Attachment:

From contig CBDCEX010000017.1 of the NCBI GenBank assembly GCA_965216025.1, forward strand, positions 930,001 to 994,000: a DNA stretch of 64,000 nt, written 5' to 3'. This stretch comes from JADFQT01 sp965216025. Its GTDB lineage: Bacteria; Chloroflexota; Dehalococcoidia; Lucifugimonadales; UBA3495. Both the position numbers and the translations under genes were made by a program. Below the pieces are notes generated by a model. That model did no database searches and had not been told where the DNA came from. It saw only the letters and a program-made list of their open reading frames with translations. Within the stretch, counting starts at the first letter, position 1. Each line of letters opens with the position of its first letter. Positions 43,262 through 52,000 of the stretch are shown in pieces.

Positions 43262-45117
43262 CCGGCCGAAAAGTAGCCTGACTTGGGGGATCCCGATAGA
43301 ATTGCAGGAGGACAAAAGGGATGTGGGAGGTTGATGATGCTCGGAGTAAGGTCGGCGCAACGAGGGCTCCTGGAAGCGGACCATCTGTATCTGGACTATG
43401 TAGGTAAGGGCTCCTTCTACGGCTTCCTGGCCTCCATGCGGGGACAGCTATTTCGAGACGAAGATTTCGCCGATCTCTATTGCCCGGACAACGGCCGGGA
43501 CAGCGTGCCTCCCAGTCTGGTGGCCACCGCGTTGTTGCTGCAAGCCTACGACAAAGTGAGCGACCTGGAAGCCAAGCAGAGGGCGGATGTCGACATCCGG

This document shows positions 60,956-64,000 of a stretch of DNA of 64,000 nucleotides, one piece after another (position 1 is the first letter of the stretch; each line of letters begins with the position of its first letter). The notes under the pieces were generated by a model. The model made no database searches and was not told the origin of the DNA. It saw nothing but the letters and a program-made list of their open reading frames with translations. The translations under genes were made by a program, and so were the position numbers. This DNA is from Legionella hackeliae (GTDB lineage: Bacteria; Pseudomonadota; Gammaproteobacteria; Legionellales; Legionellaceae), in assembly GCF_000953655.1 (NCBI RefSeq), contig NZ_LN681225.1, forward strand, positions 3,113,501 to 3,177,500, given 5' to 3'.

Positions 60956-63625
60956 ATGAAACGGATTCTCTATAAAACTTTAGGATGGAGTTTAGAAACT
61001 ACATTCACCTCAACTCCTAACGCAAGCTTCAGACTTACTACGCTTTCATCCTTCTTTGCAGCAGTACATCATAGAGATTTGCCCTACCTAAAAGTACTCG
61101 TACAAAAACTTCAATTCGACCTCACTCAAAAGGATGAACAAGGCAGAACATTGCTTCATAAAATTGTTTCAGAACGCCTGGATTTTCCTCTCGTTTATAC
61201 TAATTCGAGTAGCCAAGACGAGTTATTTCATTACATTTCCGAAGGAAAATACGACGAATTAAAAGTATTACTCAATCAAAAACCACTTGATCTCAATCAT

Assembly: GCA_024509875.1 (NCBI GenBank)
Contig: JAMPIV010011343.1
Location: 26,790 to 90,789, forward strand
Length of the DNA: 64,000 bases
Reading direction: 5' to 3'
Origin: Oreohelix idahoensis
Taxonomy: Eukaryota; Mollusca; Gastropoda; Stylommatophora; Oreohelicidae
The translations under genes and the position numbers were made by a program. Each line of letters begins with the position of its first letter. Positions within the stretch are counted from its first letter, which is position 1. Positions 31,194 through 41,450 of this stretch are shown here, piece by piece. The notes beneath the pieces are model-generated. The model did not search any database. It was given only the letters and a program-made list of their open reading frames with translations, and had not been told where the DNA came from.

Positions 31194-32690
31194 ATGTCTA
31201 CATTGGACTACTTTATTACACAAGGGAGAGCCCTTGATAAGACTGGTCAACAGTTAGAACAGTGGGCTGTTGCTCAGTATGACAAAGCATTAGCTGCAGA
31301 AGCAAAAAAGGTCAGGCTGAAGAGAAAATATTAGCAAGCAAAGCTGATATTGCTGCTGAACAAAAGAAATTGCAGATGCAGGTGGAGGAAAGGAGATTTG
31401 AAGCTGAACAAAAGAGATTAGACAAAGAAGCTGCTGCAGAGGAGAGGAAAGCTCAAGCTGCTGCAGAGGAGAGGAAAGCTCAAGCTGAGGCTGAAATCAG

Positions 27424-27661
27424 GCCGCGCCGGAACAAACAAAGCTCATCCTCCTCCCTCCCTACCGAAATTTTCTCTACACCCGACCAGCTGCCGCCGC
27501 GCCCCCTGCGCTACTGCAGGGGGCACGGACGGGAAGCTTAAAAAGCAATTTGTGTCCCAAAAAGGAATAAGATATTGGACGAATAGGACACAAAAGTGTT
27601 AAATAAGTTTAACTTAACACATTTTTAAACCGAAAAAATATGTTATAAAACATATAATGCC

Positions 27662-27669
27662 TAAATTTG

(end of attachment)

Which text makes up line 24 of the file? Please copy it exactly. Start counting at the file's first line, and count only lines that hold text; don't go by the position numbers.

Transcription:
31301 AGCAAAAAAGGTCAGGCTGAAGAGAAAATATTAGCAAGCAAAGCTGATATTGCTGCTGAACAAAAGAAATTGCAGATGCAGGTGGAGGAAAGGAGATTTG